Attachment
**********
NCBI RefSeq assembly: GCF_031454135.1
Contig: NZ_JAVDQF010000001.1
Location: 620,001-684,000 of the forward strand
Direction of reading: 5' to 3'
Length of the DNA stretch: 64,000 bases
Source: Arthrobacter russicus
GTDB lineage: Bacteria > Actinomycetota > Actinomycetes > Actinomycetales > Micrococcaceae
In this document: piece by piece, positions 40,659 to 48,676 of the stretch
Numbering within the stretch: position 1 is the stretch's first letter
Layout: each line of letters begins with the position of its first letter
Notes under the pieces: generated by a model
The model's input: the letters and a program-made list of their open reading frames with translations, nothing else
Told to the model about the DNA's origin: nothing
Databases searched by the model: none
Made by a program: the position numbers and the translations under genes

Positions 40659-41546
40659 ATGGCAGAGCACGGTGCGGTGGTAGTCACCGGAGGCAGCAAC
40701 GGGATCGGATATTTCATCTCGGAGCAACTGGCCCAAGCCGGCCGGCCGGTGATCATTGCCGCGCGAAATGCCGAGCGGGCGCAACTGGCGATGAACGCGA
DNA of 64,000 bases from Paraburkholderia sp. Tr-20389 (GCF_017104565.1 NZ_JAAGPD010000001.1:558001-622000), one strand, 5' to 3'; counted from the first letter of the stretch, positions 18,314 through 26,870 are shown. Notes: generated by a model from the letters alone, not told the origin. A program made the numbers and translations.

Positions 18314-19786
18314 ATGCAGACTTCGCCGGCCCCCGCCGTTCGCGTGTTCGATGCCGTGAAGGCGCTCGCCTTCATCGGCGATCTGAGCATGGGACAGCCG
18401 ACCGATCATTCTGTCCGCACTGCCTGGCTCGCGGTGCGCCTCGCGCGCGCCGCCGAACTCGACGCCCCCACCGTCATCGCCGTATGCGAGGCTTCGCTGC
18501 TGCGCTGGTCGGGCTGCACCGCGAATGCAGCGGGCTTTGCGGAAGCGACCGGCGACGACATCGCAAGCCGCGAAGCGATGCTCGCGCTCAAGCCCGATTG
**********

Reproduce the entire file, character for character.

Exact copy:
NCBI RefSeq assembly: GCF_031454135.1
Contig: NZ_JAVDQF010000001.1
Location: 620,001-684,000 of the forward strand
Direction of reading: 5' to 3'
Length of the DNA stretch: 64,000 bases
Source: Arthrobacter russicus
GTDB lineage: Bacteria > Actinomycetota > Actinomycetes > Actinomycetales > Micrococcaceae
In this document: piece by piece, positions 40,659 to 48,676 of the stretch
Numbering within the stretch: position 1 is the stretch's first letter
Layout: each line of letters begins with the position of its first letter
Notes under the pieces: generated by a model
The model's input: the letters and a program-made list of their open reading frames with translations, nothing else
Told to the model about the DNA's origin: nothing
Databases searched by the model: none
Made by a program: the position numbers and the translations under genes

Positions 40659-41546
40659 ATGGCAGAGCACGGTGCGGTGGTAGTCACCGGAGGCAGCAAC
40701 GGGATCGGATATTTCATCTCGGAGCAACTGGCCCAAGCCGGCCGGCCGGTGATCATTGCCGCGCGAAATGCCGAGCGGGCGCAACTGGCGATGAACGCGA
DNA of 64,000 bases from Paraburkholderia sp. Tr-20389 (GCF_017104565.1 NZ_JAAGPD010000001.1:558001-622000), one strand, 5' to 3'; counted from the first letter of the stretch, positions 18,314 through 26,870 are shown. Notes: generated by a model from the letters alone, not told the origin. A program made the numbers and translations.

Positions 18314-19786
18314 ATGCAGACTTCGCCGGCCCCCGCCGTTCGCGTGTTCGATGCCGTGAAGGCGCTCGCCTTCATCGGCGATCTGAGCATGGGACAGCCG
18401 ACCGATCATTCTGTCCGCACTGCCTGGCTCGCGGTGCGCCTCGCGCGCGCCGCCGAACTCGACGCCCCCACCGTCATCGCCGTATGCGAGGCTTCGCTGC
18501 TGCGCTGGTCGGGCTGCACCGCGAATGCAGCGGGCTTTGCGGAAGCGACCGGCGACGACATCGCAAGCCGCGAAGCGATGCTCGCGCTCAAGCCCGATTG